But, I’d be lying if I didn’t say that part of me is nervous because I don’t really know how her vision will affect her learning or her social development. I have all the confidence that she will do great, but I also know that the ability to see well at school is hugely important. 80-90% of what a child learns is visual, yet one in four kids suffer from some kind of vision problem. That’s almost 5 million kids! And as much as 60% of learning disabilities are associated with vision problems.
The ability to see well at school, or lack thereof, is way more significant than I ever even knew. And it’s important to remember that most kids with a vision problem only know the way they see, and don’t know it should be different. Since starting to work on Violet Sees, I’ve heard so many stories from adults who remember how difficult it felt at school when they were young. They didn’t know why it was hard until the first time they got glasses. Suddenly everything was clear and they were able to flourish at school.
Being a parent is most definitely not for the faint of heart, and with so many frightening things coming at our kids it’s easy to be overwhelmed. But the encouraging part? Many vision problems are treatable. Knowing more about common eye problems and what signs to look for are your best lines of defense in making sure your sweet kiddo has their very best year at school.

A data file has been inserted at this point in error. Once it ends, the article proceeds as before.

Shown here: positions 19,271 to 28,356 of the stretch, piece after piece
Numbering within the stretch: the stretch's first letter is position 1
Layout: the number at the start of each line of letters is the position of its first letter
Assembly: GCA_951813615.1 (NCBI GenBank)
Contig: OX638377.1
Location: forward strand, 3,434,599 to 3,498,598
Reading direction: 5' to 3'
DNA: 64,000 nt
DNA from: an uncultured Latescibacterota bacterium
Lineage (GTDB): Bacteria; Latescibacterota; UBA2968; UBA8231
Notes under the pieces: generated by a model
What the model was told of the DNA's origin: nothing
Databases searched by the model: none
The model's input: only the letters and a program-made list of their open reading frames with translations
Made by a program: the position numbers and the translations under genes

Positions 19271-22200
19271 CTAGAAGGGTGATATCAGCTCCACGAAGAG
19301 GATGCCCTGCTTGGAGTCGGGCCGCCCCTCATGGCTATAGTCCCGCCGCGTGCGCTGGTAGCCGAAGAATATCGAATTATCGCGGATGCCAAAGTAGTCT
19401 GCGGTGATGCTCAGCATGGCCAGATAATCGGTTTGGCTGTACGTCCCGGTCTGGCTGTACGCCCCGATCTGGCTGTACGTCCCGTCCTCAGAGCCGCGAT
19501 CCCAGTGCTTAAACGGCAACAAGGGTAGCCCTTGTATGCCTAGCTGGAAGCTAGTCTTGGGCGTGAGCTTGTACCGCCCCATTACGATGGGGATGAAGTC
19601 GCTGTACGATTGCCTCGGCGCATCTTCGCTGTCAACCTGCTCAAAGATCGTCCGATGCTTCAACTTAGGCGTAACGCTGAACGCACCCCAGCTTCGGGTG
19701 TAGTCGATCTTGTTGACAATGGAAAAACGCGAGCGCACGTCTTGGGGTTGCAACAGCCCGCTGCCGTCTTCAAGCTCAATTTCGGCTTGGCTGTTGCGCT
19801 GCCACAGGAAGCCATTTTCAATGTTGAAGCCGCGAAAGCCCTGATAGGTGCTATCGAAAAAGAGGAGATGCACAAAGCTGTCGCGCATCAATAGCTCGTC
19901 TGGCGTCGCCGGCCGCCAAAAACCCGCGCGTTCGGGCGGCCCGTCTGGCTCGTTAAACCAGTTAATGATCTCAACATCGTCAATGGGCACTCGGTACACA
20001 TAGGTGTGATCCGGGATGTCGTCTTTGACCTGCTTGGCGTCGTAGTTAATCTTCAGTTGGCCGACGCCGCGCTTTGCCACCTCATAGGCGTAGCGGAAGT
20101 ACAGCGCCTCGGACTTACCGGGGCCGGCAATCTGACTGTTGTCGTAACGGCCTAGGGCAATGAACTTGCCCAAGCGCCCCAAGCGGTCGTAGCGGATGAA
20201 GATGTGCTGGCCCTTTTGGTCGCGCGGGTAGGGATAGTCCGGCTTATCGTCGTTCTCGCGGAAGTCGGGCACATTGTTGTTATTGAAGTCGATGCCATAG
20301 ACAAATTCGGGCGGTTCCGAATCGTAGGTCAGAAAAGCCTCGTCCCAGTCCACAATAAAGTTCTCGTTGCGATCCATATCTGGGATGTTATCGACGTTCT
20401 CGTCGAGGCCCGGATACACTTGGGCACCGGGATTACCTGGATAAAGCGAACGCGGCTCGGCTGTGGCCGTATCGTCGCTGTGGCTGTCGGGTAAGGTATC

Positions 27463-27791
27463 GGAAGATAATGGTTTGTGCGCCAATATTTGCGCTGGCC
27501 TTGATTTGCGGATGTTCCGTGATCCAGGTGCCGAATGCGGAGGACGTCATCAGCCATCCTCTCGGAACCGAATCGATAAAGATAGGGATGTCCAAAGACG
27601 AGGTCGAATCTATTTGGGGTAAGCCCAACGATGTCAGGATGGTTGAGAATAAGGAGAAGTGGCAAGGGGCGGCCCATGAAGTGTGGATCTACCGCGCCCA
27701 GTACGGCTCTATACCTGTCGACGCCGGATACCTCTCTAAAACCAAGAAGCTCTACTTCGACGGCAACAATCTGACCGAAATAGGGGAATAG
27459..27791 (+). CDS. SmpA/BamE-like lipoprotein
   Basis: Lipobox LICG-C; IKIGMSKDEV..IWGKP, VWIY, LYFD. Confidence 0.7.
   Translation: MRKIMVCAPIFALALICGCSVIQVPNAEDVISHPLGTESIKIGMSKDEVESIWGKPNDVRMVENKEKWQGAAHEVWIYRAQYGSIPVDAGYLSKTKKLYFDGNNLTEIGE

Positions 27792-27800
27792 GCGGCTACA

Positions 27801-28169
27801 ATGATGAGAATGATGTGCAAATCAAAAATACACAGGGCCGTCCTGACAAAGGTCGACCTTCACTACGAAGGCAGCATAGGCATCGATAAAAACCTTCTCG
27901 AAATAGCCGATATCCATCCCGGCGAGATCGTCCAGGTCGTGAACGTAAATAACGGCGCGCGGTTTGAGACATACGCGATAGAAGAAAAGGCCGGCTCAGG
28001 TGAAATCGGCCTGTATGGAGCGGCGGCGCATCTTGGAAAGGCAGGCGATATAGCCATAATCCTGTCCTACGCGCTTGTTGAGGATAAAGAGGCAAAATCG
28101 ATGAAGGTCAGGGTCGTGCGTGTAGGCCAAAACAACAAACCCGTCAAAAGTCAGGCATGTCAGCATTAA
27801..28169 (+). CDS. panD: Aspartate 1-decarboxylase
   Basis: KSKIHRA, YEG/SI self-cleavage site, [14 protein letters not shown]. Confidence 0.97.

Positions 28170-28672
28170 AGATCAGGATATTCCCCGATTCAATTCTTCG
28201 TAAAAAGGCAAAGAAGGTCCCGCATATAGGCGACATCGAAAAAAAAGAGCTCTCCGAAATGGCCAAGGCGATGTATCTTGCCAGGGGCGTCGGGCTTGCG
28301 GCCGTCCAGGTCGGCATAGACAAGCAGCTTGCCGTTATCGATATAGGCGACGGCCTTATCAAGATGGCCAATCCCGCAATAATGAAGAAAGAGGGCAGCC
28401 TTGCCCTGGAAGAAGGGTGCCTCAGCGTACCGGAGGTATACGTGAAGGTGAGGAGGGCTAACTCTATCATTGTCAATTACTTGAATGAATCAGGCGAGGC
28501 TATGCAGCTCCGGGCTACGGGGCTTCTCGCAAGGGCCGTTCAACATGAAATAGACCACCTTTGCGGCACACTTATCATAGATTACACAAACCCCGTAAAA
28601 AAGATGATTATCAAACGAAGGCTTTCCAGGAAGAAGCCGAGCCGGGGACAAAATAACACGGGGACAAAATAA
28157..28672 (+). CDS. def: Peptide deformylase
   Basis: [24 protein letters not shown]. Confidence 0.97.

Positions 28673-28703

Tons of information exists, but a lot of it can be overwhelming and hard to understand. As you prepare to embark on the school year with your children, check out some of my favorite resources on eye health below:
The American Optometric Association has great information on signs to look for if your child might have a vision problem and when to go see a doctor.
All About Vision explains some types of learning-related vision problems (and the difference between problems and disabilities), symptoms to look for and different treatments.
AAPOS (American Assoc. for Pediatric Ophthalmology & Strabismus) gives some reasons kids need glasses and helpful advice for parents of kids with new glasses.